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FDA COMMISSIONER KESSLER GETS WHITE HOUSE NOD TO REMAIN AT AGENCY HELM -- STABILITY IN THE MIDST OF SEA CHANGE; NIH DIRECTOR HEALY LEAVING JUNE 30

Executive Summary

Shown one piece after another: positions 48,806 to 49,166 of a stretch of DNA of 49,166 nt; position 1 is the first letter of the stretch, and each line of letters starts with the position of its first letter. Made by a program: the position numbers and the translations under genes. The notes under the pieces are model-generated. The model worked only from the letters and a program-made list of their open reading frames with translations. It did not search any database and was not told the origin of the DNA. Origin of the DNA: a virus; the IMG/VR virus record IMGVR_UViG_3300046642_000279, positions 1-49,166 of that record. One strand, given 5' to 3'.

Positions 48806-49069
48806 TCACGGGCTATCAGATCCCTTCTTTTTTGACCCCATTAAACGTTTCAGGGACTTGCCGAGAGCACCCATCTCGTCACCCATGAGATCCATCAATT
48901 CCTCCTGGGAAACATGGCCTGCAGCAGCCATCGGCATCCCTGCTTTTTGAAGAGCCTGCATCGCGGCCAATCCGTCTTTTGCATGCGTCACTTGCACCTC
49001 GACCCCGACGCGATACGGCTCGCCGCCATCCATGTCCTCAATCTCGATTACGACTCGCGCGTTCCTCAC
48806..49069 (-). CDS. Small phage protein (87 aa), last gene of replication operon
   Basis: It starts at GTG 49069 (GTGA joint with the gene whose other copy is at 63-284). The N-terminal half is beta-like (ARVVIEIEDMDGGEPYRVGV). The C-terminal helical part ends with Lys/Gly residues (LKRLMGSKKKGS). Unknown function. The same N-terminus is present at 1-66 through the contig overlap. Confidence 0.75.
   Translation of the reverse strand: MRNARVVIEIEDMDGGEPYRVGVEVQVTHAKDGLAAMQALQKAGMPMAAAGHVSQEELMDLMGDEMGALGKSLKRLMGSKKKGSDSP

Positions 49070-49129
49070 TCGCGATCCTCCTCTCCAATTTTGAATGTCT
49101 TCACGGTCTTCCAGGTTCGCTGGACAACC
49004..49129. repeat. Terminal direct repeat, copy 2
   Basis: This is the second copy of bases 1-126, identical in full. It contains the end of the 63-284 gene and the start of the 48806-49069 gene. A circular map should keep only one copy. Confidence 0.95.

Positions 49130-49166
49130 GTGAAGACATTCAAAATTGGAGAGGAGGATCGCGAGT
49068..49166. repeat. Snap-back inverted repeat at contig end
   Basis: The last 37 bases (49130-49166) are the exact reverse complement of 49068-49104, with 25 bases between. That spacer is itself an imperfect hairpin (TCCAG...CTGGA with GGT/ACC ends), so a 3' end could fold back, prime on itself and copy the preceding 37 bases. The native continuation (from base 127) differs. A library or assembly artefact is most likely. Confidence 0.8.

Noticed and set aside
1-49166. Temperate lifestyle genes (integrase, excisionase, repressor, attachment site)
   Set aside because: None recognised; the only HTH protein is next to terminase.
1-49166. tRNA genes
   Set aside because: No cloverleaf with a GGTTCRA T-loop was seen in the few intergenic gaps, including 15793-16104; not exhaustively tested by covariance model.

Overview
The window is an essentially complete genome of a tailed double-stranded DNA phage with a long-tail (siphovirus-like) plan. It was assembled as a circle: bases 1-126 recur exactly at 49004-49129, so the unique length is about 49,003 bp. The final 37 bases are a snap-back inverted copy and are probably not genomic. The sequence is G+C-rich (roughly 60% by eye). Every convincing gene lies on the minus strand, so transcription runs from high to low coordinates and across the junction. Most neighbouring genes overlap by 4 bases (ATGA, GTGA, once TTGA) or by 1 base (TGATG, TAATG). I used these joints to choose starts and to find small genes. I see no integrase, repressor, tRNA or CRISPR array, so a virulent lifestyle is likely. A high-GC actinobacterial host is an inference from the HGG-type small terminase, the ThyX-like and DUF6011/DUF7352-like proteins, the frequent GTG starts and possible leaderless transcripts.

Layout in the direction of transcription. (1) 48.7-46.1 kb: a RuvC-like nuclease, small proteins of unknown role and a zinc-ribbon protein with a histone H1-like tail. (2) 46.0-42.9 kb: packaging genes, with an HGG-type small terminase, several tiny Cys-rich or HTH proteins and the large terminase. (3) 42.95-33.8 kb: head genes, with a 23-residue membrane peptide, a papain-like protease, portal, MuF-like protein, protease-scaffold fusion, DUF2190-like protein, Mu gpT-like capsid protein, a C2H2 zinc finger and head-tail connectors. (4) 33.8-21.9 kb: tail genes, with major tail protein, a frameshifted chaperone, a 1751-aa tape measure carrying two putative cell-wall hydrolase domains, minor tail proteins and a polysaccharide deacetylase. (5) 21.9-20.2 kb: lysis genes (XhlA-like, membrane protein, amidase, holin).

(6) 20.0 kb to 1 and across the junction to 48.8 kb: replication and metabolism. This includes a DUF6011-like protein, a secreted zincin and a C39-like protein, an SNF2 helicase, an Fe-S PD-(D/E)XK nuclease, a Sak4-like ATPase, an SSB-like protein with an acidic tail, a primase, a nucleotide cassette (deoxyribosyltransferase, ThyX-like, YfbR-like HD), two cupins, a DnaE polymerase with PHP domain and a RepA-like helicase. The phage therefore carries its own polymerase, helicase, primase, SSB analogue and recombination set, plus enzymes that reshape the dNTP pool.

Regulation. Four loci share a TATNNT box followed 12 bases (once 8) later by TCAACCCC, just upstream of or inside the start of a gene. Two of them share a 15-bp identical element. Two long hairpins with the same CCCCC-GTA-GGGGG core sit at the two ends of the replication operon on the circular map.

FDA Commissioner Kessler is being reappointed on a permanent basis by the Clinton Administration, giving FDA an unusual continuity in contrast to the shake-ups throughout the rest of the federal government. Emerging a survivor of administration transition politics, Kessler accepted HHS Secretary Shalala's Feb. 26 request to remain as commissioner. Kessler's reappointment is a precedent. While Frank Young stayed on as commissioner through the change of two Republican administrations, no FDA commissioner in recent memory has survived a change of party rule and been allowed to continue an ongoing agenda. On the same day that Kessler was asked to stay on, National Institutes of Health Director Bernadine Healy announced her plans to leave June 30. Clinton's decision to keep Kessler and put a new face in at NIH may, in part, reflect the relative popularity of Kessler and Healy with staffs of key Capitol Hill Democrats. FDA-regulated industries can expect a continuation of Kessler's stepped-up enforcement of agency regulations governing manufacturing and promotion of drugs, medical devices and food. User fees also can be expected to remain a top priority. Kessler's successful 1992 negotiation of user fees for drugs and biologics was tied to his promise that the funds would be earmarked exclusively to improve the drug review process and speed up approval times. However, President Clinton's budget plan, which proposes putting increased user fee revenues towards deficit reduction, adds a new twist to the issue. Kessler will have to reconcile FDA's original plans for user fees and commitment to the industry with the revenue-raising desires of the administration (see related story, T&G-2). Kessler's public appearances after the general election have dovetailed with Clinton Administration philosophy. For example, during a speech in January, the commissioner criticized the cost of new drugs and spoke of his agenda for "change," a Clinton buzzword ("The Pink Sheet" Jan. 18, T&G-1). Healy told a Feb. 26 press conference that "over the past two weeks, I have had discussions with the Secretary Shalala...and it was made clear that it would be best for the president to choose the NIH director." Healy will to go back to the Cleveland Clinic Foundation where, she said, "I will write and do some speaking on health administration." Prior to becoming the NIH director in March 1991, Healy served as chair of the research institute at the Cleveland Clinic from November 1985. In a statement following the announcement, HHS Secretary Shalala commended Healy's work as NIH director and noted that she will "be conferring with scientific leaders and the White House to establish a process for the selection of Dr. Healy's successor." Regarding the next four months at NIH, Healy said they "are of critical importance to NIH. I am very pleased and delighted that I will be at [the] helm during that time." In particular, Healy noted that in the "next two weeks we will be announcing the 15 vanguard centers for the Women's Health Initiative." In addition, Healy indicated that the strategic plan "is done and at the printer. I hope that within a month to six weeks you will see it." Healy also suggested that she is "prepared fully to work on the budget." She noted that "I think it is pretty rough for the new NIH director or no director to be there defending the budget, particularly, at this difficult time economically.
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